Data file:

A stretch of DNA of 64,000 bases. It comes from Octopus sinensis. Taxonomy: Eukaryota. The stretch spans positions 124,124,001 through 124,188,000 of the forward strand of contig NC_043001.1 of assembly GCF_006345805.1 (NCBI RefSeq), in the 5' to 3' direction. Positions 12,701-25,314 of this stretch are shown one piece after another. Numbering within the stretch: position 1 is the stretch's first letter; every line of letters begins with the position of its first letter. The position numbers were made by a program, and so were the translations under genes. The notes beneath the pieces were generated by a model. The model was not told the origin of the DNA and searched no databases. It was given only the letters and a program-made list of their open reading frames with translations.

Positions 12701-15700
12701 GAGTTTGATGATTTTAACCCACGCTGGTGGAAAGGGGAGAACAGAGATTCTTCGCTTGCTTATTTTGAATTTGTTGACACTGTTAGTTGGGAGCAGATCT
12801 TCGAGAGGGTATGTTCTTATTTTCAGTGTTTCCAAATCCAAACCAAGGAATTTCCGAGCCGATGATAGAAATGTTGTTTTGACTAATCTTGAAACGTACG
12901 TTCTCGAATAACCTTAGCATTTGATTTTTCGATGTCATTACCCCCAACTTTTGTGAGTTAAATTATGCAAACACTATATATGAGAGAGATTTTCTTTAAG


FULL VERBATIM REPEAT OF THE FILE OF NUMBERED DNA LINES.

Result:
A stretch of DNA of 64,000 bases. It comes from Octopus sinensis. Taxonomy: Eukaryota. The stretch spans positions 124,124,001 through 124,188,000 of the forward strand of contig NC_043001.1 of assembly GCF_006345805.1 (NCBI RefSeq), in the 5' to 3' direction. Positions 12,701-25,314 of this stretch are shown one piece after another. Numbering within the stretch: position 1 is the stretch's first letter; every line of letters begins with the position of its first letter. The position numbers were made by a program, and so were the translations under genes. The notes beneath the pieces were generated by a model. The model was not told the origin of the DNA and searched no databases. It was given only the letters and a program-made list of their open reading frames with translations.

Positions 12701-15700
12701 GAGTTTGATGATTTTAACCCACGCTGGTGGAAAGGGGAGAACAGAGATTCTTCGCTTGCTTATTTTGAATTTGTTGACACTGTTAGTTGGGAGCAGATCT
12801 TCGAGAGGGTATGTTCTTATTTTCAGTGTTTCCAAATCCAAACCAAGGAATTTCCGAGCCGATGATAGAAATGTTGTTTTGACTAATCTTGAAACGTACG
12901 TTCTCGAATAACCTTAGCATTTGATTTTTCGATGTCATTACCCCCAACTTTTGTGAGTTAAATTATGCAAACACTATATATGAGAGAGATTTTCTTTAAG